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Soft structural textiles, or softgoods, are used within the space industry for inflatable habitats, parachutes and decelerator systems. Evaluating the safety and structural integrity of these systems occurs through structural health monitoring systems (SHM), which integrate non-invasive/non-destructive testing methods to detect, diagnose, and locate damage. Strain/load monitoring of these systems is limited while utilizing traditional strain gauges as these gauges are typically stiff, operate at low temperatures, and fail when subjected to high strain that is a result of high loading classifying them as unsuitable for SHM of soft structural textiles. For this work, a capacitance based strain gauge (CSG) was fabricated via aerosol jet printing (AJP) using silver nanoparticle ink on a flexible polymer substrate. Printed strain gauges were then compared to a commercially available high elongation resistance-based strain gauge (HE-RSG) for their ability to monitor strained Kevlar straps having a 26.7 kN (6 klbf) load. Dynamic, static and cyclic loads were used to characterize both types of strain monitoring devices. Printed CSGs demonstrated superior performance for high elongation strain measurements when compared to commonly used HE-RSGs, and were observed to operate with a gauge factor of 5.2 when the electrode arrangement was perpendicular to the direction of strain.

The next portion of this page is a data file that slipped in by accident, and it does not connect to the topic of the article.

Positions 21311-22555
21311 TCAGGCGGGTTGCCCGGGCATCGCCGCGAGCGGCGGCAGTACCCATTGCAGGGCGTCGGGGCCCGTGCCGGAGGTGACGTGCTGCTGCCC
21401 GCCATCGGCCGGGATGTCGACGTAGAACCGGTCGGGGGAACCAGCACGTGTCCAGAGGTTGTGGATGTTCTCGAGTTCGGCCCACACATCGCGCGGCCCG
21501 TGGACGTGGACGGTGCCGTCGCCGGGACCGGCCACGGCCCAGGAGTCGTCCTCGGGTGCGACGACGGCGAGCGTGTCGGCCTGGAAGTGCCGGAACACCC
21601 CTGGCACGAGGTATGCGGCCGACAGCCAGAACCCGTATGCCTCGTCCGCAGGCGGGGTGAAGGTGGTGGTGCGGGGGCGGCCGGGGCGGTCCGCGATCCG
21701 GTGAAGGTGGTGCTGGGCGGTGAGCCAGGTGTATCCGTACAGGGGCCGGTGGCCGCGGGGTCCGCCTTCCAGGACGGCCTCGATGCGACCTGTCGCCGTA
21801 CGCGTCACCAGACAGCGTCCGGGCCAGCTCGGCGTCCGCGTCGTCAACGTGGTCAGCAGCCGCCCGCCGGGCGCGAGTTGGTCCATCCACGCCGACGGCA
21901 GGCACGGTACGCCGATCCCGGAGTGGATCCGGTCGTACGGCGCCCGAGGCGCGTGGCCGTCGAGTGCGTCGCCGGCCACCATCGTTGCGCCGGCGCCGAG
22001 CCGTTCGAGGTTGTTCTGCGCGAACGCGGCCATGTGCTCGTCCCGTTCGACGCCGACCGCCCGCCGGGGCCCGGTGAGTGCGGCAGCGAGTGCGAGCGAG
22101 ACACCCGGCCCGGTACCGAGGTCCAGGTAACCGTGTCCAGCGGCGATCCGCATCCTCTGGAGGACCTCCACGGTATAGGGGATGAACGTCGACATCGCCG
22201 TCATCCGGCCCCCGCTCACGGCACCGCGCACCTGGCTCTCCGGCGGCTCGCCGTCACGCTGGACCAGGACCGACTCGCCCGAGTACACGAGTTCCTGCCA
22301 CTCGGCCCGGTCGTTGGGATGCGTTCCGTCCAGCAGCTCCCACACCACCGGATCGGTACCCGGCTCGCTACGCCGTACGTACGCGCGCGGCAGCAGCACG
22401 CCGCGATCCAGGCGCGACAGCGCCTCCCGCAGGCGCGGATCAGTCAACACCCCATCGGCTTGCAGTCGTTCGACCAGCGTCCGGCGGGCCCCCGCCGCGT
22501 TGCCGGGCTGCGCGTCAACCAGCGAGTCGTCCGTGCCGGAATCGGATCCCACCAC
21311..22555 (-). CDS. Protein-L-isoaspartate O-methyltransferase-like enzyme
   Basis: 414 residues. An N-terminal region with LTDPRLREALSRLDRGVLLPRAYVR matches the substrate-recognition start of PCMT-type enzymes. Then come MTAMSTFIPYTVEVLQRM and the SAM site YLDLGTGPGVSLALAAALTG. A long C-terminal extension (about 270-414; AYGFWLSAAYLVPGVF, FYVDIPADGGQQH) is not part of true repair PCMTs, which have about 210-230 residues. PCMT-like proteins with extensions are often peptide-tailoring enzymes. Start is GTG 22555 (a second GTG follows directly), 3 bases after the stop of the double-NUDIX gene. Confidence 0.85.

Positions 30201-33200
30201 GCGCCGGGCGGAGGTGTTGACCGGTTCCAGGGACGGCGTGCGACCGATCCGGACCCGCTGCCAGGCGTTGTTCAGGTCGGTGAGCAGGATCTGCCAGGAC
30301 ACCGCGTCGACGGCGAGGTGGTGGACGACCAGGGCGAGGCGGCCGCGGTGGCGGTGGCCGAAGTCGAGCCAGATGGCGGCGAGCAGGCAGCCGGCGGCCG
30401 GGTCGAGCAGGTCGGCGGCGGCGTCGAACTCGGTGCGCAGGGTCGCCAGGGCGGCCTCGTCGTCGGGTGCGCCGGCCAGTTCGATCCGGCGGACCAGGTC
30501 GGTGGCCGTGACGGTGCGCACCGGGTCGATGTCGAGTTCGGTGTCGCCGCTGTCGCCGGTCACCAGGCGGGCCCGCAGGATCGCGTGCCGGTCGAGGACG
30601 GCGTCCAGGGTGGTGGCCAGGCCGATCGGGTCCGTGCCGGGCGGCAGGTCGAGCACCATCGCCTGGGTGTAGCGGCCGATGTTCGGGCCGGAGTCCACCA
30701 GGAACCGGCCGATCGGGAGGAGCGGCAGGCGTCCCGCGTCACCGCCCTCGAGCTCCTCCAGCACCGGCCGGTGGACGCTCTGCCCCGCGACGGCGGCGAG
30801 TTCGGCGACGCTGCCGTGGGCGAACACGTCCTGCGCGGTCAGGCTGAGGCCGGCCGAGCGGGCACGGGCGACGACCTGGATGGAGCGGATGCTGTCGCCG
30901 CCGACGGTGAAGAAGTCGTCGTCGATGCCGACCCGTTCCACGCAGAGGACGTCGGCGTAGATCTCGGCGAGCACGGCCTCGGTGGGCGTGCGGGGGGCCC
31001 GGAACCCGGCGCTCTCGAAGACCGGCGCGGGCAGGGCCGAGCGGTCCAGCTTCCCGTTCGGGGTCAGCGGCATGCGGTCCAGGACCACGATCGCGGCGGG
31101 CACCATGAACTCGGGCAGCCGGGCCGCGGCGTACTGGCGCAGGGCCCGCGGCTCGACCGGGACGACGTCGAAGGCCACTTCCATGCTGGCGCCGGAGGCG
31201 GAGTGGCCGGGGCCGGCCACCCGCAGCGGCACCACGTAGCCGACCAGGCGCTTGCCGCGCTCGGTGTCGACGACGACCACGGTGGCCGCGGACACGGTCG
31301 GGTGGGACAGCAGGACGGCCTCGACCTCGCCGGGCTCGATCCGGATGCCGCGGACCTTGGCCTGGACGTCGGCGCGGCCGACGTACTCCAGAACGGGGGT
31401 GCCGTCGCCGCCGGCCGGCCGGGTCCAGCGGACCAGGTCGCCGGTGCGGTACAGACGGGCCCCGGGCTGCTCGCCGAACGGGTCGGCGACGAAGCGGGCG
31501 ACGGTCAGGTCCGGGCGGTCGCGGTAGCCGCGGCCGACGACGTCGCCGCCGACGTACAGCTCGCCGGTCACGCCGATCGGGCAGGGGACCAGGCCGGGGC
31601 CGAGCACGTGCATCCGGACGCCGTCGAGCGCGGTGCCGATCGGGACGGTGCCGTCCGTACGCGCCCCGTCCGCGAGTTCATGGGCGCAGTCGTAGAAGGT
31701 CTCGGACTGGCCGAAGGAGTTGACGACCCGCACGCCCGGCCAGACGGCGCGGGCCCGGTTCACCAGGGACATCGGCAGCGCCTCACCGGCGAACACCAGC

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Creative Commons Attribution 4.0 International License
This work is licensed under a Creative Commons Attribution 4.0 International License.